It all started over supper on Thursday evening. Jane said to me, "Belinda, can you make raisin pie?"
"Well, I never have," I said, "But I'm sure I could find a recipe, why?"
It turned out that Jane; a retired Salvation Army officer and a volunteer chaplain with the Toronto Police Force, had asked a man whom she's supporting through his last few weeks of life, what his favourite pie is. It is raisin.
I was on it! And on Saturday morning after breakfast I told Brenda what was on my agenda.
"You're making raisin pie?!" She was excited, "Can I buy two--one for Pastor Dan and one for Easter dinner with Kevin's family?"
Of course she could; I'm still baking as many pies as I get orders for, for the Power of One fund raising cause.
I consulted my most trusted recipe books when it comes to pies: my Better Homes and Gardens, and my old Purity Cook Book from the 1970's. Better Homes's raisin pie had walnuts; lemon and orange peel and a lattice top. It would probably be delicious, but it seemed too exotic. I didn't know if Jane's friend liked nuts with his raisin pie and I am all thumbs when it comes to making a lattice top, so I opted for the aptly named Purity recipe. Pure and simple--a classic raisin pie.
I have never cared for raisin pie made with pie filling, but I had never had a home made raisin pie. I felt as though I was embarking on a pie making adventure.
I decided to make 6 pies because 3 were already spoken for and as long as I was making pie, I thought I might as well make it worthwhile.
Each pie required 2 cups of raisins, but when I checked what I had on hand, all I had was enough for 3 pies. I decided to make that my first batch and then go and buy more raisins.
So to 6 cups of raisins I added 6 cups of water. This is where things started to go badly wrong. The recipe said to simmer the raisins in the water for 10 minutes and then add sugar mixed with flour, but not having done this before, I added the sugar before I realized it. No worries, I thought, It can't do any harm to simmer the sugar with the raisins and then add the flour. Ha! How wildly wrong I was.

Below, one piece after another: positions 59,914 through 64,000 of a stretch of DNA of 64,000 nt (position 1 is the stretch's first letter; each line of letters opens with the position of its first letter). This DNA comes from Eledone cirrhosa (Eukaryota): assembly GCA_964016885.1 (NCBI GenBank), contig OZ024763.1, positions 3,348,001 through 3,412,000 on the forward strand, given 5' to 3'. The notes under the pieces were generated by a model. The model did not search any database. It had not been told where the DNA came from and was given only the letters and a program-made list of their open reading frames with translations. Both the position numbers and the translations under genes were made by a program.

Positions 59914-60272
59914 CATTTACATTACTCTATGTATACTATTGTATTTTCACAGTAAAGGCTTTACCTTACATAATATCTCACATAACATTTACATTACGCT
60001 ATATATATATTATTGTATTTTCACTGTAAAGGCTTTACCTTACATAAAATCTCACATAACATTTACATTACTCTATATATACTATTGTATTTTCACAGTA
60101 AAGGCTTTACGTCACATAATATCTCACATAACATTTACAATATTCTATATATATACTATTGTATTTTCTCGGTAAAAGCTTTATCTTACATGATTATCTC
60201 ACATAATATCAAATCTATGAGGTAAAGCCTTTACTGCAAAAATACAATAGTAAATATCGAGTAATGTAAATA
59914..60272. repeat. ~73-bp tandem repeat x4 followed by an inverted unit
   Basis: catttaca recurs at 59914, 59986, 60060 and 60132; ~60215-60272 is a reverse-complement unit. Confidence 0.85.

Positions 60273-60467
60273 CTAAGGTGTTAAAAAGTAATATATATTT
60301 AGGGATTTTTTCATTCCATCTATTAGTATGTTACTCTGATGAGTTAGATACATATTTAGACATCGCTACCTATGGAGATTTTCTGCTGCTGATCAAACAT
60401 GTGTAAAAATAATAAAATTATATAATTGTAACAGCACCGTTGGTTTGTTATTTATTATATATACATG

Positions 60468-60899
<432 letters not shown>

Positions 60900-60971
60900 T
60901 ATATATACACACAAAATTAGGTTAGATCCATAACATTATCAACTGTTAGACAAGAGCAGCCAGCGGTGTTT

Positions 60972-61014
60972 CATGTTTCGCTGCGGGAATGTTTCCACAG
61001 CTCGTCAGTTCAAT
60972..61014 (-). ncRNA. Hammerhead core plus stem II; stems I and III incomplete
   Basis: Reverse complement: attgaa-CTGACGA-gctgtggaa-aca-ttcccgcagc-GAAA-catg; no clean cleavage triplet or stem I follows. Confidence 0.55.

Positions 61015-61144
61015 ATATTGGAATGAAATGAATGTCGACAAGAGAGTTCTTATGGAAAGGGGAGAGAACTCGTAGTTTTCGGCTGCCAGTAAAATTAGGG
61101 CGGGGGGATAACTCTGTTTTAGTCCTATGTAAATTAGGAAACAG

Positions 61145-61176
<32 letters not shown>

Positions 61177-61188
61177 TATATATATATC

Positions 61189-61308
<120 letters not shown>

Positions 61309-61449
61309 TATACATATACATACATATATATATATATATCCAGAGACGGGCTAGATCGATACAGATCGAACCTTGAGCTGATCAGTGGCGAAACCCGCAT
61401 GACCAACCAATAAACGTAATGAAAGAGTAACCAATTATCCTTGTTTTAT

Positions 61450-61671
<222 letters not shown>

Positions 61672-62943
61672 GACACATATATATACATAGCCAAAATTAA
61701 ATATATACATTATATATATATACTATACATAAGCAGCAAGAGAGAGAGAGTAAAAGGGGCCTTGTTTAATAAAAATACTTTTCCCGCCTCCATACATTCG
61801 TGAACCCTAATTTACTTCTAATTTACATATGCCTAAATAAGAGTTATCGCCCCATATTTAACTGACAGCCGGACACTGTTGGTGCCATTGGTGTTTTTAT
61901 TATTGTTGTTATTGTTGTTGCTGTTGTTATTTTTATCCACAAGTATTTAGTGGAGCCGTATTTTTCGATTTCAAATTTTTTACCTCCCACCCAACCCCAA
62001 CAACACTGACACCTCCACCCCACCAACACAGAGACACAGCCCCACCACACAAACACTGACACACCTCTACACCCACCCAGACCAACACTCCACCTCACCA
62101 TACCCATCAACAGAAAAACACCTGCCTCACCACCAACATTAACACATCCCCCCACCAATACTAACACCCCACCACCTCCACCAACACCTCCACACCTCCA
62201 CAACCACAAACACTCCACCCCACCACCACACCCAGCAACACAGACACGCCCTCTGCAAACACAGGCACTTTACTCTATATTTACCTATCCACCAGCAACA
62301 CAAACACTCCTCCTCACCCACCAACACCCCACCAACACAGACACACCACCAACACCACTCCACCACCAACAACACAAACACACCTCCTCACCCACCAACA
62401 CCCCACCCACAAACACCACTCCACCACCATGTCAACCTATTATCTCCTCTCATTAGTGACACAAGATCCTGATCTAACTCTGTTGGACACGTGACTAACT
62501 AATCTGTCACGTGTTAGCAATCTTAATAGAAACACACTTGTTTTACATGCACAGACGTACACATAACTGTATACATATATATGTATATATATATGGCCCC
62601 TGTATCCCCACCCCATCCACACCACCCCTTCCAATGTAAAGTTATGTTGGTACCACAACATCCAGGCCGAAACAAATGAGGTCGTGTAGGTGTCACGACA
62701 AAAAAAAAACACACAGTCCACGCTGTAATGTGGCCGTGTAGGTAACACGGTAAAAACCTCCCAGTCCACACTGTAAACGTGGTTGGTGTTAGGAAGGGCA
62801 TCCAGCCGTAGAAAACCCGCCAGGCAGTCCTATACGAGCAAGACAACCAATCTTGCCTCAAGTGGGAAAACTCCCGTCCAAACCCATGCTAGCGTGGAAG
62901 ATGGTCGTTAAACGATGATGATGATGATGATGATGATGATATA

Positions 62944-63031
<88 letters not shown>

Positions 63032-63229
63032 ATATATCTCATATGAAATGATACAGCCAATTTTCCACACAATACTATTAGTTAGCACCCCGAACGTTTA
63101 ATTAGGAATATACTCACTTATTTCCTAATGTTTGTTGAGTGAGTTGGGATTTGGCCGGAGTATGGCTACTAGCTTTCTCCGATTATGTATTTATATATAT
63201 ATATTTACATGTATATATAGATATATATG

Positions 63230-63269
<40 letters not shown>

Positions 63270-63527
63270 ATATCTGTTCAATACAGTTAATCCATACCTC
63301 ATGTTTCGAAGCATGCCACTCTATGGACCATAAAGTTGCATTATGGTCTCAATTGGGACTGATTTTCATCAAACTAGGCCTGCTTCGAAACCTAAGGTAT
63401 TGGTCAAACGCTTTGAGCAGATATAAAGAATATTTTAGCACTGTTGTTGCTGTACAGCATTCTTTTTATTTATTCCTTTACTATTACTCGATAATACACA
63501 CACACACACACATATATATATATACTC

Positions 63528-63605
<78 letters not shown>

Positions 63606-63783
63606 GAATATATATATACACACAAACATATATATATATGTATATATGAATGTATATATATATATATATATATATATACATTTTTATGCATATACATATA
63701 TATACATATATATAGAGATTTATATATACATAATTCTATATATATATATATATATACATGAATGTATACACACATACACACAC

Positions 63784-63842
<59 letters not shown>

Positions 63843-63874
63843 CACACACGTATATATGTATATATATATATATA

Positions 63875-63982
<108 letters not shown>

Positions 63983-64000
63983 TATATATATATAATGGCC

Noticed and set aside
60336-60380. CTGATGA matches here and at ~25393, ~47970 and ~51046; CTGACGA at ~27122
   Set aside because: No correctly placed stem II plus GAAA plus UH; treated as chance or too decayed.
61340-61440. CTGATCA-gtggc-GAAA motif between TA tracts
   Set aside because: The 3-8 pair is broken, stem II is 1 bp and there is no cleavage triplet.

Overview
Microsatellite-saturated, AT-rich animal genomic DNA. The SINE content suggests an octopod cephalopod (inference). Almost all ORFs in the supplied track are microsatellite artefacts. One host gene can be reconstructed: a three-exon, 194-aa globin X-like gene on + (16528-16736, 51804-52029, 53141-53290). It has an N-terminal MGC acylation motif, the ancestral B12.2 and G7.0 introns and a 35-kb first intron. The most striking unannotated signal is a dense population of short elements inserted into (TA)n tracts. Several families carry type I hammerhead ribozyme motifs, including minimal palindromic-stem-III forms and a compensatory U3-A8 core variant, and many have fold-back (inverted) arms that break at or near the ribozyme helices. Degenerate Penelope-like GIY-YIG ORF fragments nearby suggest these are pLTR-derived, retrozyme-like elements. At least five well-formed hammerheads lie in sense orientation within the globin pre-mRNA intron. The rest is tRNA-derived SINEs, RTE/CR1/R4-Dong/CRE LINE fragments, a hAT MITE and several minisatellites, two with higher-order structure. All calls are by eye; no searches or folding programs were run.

I don't know what I was thinking, but once I had done simmering the raisins, I added the solo flour to the mixture. I know better, but because the recipe had said to stir it in gradually WITH the sugar, I didn't think about the fact that it might make a difference if it had no sugar. Of course it did, and the flour instantly turned into little white, solid dumplings. No matter how fast I stirred, even with my wire whisk, the dastardly deed was done, and to my horror I now had a mass of sticky, sweet raisins, interspersed with white globules.
This is when Paul came into the kitchen to see how I was doing....He bravely ventured in to the danger zone and advised that draining off the liquid would be a good idea. I hated to admit that he was right--whose kitchen was this, after all? But I swallowed my pride, got out my colander and sat it in another saucepan and poured in the goop, while mentally setting aside my original Saturday agenda for the kitchen equivalent of a chain gang.
For the next half hour I picked out never ending opaque globs of flour with a spoon, silently thanking God that I had been down to my last 6 cups of raisins. Can you imagine if I had had 12 cups? I thought of Jane's friend and how much I wanted him to have the finest pie I could make. I imagined him squinting at a forkful of succulent raisins and spotting a small white blob amongst the glistening golden brown. "What might that small white thing be?" he would wonder. A fine treat that would be.
In the end, I admit, when I got to chasing down the final vestiges of congealed flour, I had tossed aside the spoon and was picking the flour out of the sticky mass of raisins with well washed hands until finally it was done and the raisins could be reunited with the liquid and have replacement flour added, more carefully this time, in a smooth paste made with lemon juice.
My next batch, after buying more raisins, went beautifully. I held my breath as I added the flour, mixed with sugar, but it blended in perfectly.
At the end of the day it was worth it all. Six perfect golden pies cooled on the black wire racks--a labour of love.
Paul and I had to try some to make sure that it was satisfactory. And I decided that a small slice of plump, juicy raisin pie is a very nice accompaniment indeed, to a cup of tea. :)